Meet The Man Disrupting The Italian Wine Industry

Food & Drink

Winemaking is an art born of centuries of tradition. In Italy it even stretches back millennia—to the times of Roman antiquity. Riccardo Pasqua is certainly no stranger to traditionalism. As the CEO of Pasqua Winery in the Veneto region of Northern Italy, he is the third generation steward of the family business. And that business is booming. But to bring on that level of success he also had to challenge a few norms along the way.

With the release of 11 Minutes rosé he dared to give Italian grapes a treatment typically reserved for pink wines of southern France. In 2020 he oversaw the release of a norm-shattering multi-vintage white wine from the Soave DOC. This time he very explicitly baited francophiles by titling the liquid, “Hey French, You Could Have Made This But You Didn’t!” And as for the Amarone for which his region is best known, Pasqua has increasingly pursued a dry, tannic expression in a time when fruitier alternatives are the standard.

He’s finding quite the audience for his so-called “House of the Unconventional” in the United States. Case sales here eclipsed 350,000 in 2020. Next, Pasqua and his family brand are making similar inroads in Asian markets and look to expand distribution within the 65 different global markets in which they’re already sold.

In an exclusive interview with Forbes, Pasqua shares his unique blend of tradition and innovation and talks about what’s next for the vaunted vineyards of Valpolicella.

What does your day-to-day entail, running a wine business?

Riccardo Pasqua: “My duties include nurturing the Pasqua culture and to coordinate a team of 100 talents over three different continents. My other duty is to produce wines with a very distinctive DNA – our ranges are utterly unique.”

Talk about the wine making traditions of the Veneto region, and how you’re doing things different.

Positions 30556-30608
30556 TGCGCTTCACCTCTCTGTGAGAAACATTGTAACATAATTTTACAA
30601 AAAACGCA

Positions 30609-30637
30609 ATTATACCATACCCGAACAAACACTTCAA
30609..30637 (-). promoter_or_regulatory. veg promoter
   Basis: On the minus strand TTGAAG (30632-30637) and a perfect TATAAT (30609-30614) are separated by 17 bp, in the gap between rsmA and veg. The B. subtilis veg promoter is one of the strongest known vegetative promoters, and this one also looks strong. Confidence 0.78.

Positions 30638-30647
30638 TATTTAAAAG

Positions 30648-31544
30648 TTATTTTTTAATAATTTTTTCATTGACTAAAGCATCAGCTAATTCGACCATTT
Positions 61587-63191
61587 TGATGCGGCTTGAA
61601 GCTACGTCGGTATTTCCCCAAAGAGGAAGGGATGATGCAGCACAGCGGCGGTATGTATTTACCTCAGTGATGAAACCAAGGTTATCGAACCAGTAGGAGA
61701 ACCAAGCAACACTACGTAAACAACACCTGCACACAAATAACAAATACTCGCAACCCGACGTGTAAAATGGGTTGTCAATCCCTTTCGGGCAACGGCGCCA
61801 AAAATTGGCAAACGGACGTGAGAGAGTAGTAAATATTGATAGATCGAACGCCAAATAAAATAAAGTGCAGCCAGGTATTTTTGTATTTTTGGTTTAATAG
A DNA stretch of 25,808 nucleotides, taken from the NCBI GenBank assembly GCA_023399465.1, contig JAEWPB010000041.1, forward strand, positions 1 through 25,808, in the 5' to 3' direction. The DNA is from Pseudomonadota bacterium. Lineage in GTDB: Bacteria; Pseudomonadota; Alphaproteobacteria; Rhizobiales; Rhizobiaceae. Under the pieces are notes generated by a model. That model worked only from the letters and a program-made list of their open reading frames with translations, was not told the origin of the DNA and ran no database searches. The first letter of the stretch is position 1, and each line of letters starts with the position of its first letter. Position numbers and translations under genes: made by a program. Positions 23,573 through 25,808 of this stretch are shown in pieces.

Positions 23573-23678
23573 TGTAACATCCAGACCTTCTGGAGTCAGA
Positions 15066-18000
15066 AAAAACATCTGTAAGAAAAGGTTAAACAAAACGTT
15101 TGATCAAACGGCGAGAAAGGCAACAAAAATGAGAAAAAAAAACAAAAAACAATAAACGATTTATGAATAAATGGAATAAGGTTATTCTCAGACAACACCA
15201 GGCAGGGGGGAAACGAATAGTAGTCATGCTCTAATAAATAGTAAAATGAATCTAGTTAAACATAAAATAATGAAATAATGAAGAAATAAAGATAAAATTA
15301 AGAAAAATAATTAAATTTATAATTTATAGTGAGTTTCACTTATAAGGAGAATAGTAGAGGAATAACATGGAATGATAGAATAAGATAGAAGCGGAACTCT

RP: “In our region, Valpolicella, the traditional method used for red wines is the appassimento technique – we still use it nowadays and are very fond of it. It is so interesting to see how different timing and varieties answer to this method of production. More recently the climate is challenging the ancient method of production in favor of freshly harvested grapes or just reduced drying time. We have also introduced a multi-vintage white wine in the last few years, which is something new in our region. It is what is renowned as a ‘Cuvee’ wine, made from a blend of four vintage and three grape varieties; pure liberty of expression.”

How are you challenging conventions of the region?

RP: “The aim always is to create something distinctive and unique in the best ways possible, from the best vineyard possible. Rather than ‘challenging’, I would say ‘anticipating’ or ‘pioneering’ some paths that in our vision will become the way to go in the most important markets of the world. For example, take a look at what we did with our 11 Minutes – the first Italian Rosé made in that way. Taking its name from the process it undergoes to obtain its soft pink hue as it interacts with the skin of our grapes – four different varieties. Or look at [our] Amarone Mai dire Mai – a dry and austere Amarone launched in an era of large opulent horizontal Amarones. Now many notables winemakers are following our lead.”

Can you talk about where and when that approach was conceived?